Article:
Top Questions About Pothos Plants

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Questions About Pothos Plants

Asked by
Anonymous on
November 19, 2010

Q. Spots on Pothos

There are brown spots on my pothos. Why? How do I fix it? Also, I have a Sansevieria with similar issues. Then there are my Dracaenas. As they grow taller, the outer leaves at the bottom are browning/dying. How do I help my green friends stay healthy and continue to grow?

Answered by
Nikki on
November 19, 2010
Certified Expert
A.

Brown spots and edges in houseplants are typically caused by watering issues. I would first check if they are rootbound. That is most likely the cause. This article should help you: https://www.gardeningknowhow.com/plant-problems/environmental/what-causes-brown-edges-on-leaves-of-plant.htm

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Asked by
jwoods on
December 15, 2010
Answered by
Heather on
December 15, 2010
Certified Expert
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Asked by
Anonymous on
February 9, 2011

Q. Pothos Growing Temperatures

Will my pothos hanging basket survive outside with nighttime temperatures in the 30s (above freezing) and daytime highs in the 50s and 60s. . . soon to warm considerably. I live in Savannah where the summer temps are hot and very humid. The plants are on my front porch facing north, so the light they get is indirect but bright.

Answered by
CaptainAng on
February 10, 2011
A.

Pothos, also known as Devil's Ivy is originally from the Solomon Islands in the Pacific. It prefers indirect sunlight (the edges are easily burned and turn brown quickly if left in direct sun).
Keep your pothos warm; a minimum of 65 degrees. It also thrives in high humidity but do not over water.
Hope this helps~

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Asked by
Anonymous on
May 15, 2011

Q. Care for Golden Pothos

My golden pothos plants are doing ok except that I notice more yellow leaves with dried brown edges forming. Am I over or under watering? I water them once every two weeks but have increased to once a week now that the warmer weather is here. The plants are not kept in direct sunlight but pretty much shady cool areas. What am I doing wrong?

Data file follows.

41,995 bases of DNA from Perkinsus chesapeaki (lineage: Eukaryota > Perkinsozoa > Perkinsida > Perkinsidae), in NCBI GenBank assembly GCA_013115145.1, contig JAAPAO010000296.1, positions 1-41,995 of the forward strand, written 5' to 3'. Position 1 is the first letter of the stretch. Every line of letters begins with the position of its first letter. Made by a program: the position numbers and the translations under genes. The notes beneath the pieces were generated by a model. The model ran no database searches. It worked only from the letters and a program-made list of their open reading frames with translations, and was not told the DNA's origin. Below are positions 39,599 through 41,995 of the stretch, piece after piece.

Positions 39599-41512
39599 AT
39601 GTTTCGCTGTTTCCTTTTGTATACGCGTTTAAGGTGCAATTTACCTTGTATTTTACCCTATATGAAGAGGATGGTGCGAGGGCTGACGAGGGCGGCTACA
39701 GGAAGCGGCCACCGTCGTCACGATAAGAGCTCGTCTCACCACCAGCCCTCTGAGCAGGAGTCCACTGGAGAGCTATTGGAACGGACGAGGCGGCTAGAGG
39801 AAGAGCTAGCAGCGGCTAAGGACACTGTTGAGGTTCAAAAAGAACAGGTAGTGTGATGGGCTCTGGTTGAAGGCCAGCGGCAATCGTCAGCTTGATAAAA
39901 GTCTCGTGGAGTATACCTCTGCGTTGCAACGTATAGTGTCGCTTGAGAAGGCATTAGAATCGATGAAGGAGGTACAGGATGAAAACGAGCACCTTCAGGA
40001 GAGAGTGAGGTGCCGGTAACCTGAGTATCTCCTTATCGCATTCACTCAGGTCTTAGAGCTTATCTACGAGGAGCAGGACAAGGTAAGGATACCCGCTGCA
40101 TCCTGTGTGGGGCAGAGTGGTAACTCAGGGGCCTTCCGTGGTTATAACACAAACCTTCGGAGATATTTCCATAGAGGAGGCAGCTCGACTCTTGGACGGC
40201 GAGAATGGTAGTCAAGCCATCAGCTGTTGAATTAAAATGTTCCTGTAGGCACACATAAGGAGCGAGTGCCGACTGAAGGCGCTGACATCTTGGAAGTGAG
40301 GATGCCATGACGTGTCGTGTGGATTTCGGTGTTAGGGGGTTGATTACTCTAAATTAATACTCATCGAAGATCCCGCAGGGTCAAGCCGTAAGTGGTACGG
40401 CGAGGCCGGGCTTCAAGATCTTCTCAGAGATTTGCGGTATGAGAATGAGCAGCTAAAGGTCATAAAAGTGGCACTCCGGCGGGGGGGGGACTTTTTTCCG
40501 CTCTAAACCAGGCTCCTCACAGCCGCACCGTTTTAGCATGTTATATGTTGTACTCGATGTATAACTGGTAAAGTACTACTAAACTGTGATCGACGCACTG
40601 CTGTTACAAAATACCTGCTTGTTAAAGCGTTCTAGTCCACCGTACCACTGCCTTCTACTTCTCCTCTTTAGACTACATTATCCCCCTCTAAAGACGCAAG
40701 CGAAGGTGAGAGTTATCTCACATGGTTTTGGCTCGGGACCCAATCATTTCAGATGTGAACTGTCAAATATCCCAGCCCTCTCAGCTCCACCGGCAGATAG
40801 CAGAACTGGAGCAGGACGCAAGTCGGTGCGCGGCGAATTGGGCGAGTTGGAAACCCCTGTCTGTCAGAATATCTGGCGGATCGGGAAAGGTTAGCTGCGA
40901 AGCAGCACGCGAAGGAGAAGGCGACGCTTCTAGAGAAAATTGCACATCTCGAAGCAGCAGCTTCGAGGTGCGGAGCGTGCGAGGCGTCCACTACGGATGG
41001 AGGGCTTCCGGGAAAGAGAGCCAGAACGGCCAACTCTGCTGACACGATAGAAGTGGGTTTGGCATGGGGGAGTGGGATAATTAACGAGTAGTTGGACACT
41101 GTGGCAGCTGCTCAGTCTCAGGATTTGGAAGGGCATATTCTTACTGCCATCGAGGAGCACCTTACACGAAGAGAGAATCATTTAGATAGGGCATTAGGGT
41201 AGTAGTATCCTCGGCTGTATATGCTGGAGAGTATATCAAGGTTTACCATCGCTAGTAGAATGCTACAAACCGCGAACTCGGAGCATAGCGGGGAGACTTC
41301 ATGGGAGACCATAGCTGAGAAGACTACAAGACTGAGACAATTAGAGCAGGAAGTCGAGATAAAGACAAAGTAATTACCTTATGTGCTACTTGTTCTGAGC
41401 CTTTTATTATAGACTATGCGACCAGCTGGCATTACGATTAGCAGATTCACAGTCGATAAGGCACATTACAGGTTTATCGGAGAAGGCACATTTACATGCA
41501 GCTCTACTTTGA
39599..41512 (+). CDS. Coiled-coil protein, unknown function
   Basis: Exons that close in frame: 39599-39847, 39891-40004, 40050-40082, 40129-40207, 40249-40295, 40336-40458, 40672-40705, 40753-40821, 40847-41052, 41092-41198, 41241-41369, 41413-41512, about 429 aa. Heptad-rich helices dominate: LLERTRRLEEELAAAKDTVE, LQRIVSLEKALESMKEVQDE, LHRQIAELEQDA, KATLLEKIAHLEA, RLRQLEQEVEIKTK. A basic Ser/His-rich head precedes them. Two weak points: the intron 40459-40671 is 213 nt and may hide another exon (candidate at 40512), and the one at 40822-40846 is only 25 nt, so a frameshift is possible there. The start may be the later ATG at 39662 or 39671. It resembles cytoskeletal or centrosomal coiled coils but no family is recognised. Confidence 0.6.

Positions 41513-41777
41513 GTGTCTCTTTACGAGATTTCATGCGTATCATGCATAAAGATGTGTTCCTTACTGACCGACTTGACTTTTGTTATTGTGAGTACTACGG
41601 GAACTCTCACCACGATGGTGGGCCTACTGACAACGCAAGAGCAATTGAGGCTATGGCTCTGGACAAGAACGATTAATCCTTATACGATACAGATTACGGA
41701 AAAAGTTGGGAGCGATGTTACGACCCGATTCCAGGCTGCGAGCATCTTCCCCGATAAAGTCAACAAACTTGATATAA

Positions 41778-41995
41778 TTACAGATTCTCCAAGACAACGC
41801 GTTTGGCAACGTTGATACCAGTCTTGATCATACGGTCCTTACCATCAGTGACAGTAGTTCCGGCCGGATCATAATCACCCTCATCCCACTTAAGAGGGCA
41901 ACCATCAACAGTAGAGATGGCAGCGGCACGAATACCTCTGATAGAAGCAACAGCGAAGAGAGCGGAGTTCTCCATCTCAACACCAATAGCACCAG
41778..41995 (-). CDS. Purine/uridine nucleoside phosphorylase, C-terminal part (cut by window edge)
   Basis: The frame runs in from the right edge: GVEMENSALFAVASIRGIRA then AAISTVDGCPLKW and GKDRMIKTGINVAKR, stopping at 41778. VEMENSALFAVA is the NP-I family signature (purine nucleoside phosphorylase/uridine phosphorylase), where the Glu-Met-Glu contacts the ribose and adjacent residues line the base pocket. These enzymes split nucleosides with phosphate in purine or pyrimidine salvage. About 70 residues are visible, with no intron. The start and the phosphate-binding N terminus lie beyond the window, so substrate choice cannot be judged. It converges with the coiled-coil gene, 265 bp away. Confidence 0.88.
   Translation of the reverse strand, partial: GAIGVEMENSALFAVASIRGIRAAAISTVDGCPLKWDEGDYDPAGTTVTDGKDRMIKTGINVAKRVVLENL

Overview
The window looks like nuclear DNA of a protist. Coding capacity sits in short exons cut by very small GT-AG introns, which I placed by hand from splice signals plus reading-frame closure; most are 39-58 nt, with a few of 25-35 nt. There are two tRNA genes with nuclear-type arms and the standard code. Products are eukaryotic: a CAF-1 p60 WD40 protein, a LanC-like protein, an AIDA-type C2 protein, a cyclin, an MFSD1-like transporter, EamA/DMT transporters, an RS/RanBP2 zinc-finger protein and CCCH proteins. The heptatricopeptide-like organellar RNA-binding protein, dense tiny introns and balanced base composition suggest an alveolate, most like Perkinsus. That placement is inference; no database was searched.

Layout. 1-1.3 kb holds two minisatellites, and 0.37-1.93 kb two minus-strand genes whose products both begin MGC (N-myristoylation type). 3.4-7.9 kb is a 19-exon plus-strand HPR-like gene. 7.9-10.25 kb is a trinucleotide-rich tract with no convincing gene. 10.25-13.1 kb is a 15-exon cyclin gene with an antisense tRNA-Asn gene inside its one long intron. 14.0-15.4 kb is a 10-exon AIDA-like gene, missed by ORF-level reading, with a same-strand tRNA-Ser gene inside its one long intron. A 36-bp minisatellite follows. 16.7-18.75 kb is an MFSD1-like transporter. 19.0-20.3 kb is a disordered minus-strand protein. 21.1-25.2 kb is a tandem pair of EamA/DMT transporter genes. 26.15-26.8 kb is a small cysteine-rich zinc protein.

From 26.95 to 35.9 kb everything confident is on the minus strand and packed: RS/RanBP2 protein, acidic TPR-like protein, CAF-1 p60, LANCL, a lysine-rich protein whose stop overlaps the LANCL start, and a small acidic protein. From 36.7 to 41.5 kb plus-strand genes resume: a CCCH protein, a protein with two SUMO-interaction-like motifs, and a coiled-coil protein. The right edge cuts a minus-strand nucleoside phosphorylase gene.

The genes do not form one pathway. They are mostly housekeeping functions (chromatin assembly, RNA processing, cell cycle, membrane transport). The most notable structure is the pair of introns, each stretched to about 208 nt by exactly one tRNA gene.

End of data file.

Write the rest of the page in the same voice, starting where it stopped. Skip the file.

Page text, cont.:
Answered by
Nikki on
May 16, 2011
Certified Expert
A.

Without knowing your exact conditions, it is hard to say whether you are under or over watering. I would recommend that rather than watering on a schedule, that you water by touch. When you go to water, fell the top of the soil. If it is dry, water the plant, if it is not, do not water the plant. This will ensure you are watering to the plant's needs.

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Asked by
Anonymous on
June 2, 2011

Q. House Plants Very Easy To Grow

I would like to know what indoor plants I can get that are very easy to grow. I have a nice Pothos at the moment, although I gather it needs to be moved out of direct sun (yellowing leaves). It did very well in the lower light of my old apt. Is there something foolproof that likes lots of direct sun that I can’t kill? And how much water does it need? I let my Pothos (Susan) dry out pretty well before I water.

Asked by
Anonymous on
June 4, 2011

Q. Brown Spots on My Pothos Plants

I live in Sequim, WA and have 3 indoor variegated Pothos plants. All 3 are developing brown spots on all of the leaves. I recently moved up here from CA and had always had Pothos down in CA because they were so easy to take care of, taking abuse and would still live. But these that I have only had since I moved up here less than 6 months are really looking bad. I am trying to let them dry out in between watering. I know I should have it warmer in the house than 60-65 degrees, but I’m going through that time where heat just doesn’t agree with me. Anything else I can do to save these poor things other than find a new home for them?

Answered by
Nikki on
June 4, 2011
Certified Expert
A.

The brown spots are commonly caused by over watering. With the cooler temps, they just do not need as much water. In the circumstances, I would actually recommend waiting till you see some wilting before watering. Then soak the pot in the sink to rehydrate the rootball. Once the brown spots clear up, you can resume watering just when the soil feels dry.

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Asked by
zylandra on
June 15, 2011

Q. Hawaiian Pothos

I notice a Hawaiian pothos in the garbage where I worked. It looked healthy, but had these white spots on it. I can’t tell what it is or how to take care of it. I would like to take it home with me. Can you please help?

Answered by
Heather on
June 20, 2011
Certified Expert
A.

The white spots are likely a fungus, but could be a pest. The fungus can be treated with a fungicide and pests can be treated with a pesticide. I personally like neem oil as it is both a fungicide and a pesticide, so it treats for both at the same time.

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